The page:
Post Easter syndrome could set into any Christian mind. The attitude could be something like the following; now that I have disciplined my mind and spirituality during the Lent season, I can indulge in some of the things that I deprived myself. Let me forget about my faith and spirituality for a while. These are some of the typical thoughts that could go through our mind.

But I want to challenge all of you to resist any such temptation. Like the disciples on the Emmaus Road, let us continue to listen to the still and small voice of the risen Jesus Christ who walks with us. Let us listen to him who challenges us to rethink our mindsets and habits. Let us listen to Jesus’ questions regarding our frustrations, hopes and hopelessness. Then let us ready our mind to see clearly the risen Lord who breaks bread with us. Let us then, like the Emmaus disciples, take a walk back to our friends and fellow travelers in faith.

Let us continue to find new light and new meaning about life and life happenings in the light of the journeying Jesus’ conversations and interactions with us.

May Jesus Christ the co-traveler consistently accompany us to the various paths of life.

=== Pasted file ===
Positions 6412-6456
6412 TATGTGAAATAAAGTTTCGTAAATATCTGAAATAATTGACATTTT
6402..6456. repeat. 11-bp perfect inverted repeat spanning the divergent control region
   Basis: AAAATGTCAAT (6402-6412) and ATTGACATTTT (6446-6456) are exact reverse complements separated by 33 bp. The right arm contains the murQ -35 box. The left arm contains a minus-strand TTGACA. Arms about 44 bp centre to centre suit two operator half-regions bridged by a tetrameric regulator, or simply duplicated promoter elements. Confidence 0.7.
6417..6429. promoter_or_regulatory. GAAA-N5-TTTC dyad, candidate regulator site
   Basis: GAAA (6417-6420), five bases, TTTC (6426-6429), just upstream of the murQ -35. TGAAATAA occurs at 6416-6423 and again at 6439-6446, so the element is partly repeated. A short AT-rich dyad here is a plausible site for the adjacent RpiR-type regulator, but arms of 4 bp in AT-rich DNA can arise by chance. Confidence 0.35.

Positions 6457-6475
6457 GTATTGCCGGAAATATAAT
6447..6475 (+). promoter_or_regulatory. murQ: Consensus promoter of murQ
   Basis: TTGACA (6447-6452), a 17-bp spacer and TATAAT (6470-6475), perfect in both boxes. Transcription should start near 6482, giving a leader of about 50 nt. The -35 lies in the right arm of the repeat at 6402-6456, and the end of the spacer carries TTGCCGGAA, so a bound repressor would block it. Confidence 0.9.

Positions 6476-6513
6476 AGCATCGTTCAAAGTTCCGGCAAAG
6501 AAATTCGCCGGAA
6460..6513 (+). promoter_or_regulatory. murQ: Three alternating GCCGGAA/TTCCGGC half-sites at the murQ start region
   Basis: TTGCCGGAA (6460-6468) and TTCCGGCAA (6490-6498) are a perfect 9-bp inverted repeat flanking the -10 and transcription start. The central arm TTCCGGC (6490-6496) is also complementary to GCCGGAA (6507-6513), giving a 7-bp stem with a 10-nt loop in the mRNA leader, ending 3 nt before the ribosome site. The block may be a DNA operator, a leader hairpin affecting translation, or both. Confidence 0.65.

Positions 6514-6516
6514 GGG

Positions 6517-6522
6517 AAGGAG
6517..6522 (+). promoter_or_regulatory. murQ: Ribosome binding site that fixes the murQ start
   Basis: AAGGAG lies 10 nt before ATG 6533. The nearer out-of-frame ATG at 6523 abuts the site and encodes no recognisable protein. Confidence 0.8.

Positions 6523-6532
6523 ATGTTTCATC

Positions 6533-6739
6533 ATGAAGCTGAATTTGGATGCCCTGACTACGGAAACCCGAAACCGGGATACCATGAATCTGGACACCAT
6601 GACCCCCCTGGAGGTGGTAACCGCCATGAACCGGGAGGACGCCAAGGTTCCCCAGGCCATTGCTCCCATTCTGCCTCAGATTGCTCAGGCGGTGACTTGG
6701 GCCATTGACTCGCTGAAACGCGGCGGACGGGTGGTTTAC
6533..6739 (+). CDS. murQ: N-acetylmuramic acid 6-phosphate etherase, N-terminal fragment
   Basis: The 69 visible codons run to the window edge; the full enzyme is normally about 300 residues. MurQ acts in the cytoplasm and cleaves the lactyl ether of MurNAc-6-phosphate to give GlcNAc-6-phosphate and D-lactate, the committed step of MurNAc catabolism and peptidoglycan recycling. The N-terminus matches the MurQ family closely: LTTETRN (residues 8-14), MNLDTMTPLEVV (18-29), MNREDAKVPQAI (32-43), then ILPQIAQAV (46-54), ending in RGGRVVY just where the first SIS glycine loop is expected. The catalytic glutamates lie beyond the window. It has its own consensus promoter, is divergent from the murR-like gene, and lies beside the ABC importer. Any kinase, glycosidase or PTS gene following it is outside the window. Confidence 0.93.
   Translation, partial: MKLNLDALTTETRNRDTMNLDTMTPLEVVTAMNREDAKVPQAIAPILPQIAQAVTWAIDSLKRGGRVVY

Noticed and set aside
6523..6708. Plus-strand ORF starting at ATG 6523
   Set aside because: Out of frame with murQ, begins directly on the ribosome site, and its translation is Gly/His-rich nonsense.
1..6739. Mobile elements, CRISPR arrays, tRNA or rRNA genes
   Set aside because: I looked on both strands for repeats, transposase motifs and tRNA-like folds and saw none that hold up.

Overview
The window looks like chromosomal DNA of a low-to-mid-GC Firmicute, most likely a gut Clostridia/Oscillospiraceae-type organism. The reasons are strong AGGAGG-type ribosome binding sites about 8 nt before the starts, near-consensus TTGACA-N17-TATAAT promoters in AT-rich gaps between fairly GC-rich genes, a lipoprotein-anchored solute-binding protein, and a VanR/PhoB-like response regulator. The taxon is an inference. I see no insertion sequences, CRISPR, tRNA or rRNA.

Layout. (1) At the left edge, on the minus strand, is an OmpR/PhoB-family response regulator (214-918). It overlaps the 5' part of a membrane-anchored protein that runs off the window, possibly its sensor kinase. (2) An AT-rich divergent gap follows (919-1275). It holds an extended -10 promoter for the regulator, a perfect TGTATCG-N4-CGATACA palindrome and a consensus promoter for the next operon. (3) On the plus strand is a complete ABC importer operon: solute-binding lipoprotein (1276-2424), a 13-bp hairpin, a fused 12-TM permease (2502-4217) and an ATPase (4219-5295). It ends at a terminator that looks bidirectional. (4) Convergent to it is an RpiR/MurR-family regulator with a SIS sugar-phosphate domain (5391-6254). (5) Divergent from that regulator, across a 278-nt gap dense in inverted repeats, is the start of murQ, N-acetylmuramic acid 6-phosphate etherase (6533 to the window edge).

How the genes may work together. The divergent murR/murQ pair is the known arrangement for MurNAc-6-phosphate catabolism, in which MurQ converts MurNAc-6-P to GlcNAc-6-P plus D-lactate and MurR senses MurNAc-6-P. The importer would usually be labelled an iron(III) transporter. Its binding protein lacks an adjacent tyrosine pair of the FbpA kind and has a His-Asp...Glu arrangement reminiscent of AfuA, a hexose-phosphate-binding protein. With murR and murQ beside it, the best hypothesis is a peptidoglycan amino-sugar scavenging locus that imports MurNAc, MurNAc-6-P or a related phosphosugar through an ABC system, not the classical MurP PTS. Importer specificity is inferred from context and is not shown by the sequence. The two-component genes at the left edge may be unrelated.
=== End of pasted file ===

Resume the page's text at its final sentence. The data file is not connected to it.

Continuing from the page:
Yours in Christ,

George Oommenachen

 April 6th 2013


posted Apr 8, 2013, 9:13 AM by St. Peter CSI Church Los Angeles   [ updated Apr 8, 2013, 10:19 PM ]

Dear Friends,

The Lent season is about shifting our focus from us to God.  [Mt. 10: 16]

By focusing on God, we will find our own true self more clearly and transparently. [Mt. 16: 24-26]

We understand ourselves better in the shadow of the Cross, the ultimate symbol God’s love and humanity and the revelation of God’s mercy. In that process we realize that we have a flawed self.

So Lent helps us to take our broken self before God and repair it. Reparation of our self before God, that is at the core of our effort during this season.

In that repairing we also restore our human relationships and set it right wherever necessary.

Let us find ways and means to find our focus and repair our relationship to God, our self and fellow human beings. Let us restore the beauty of our life.

During this Lenten period, with more disciplined spirituality and deeper examination of our inner being, let us restore the best in us. Let it shine like a light.

May God bless all of you abundantly during this Lenten season.

Yours in Christ,

George Oommenachen
February 28th 2013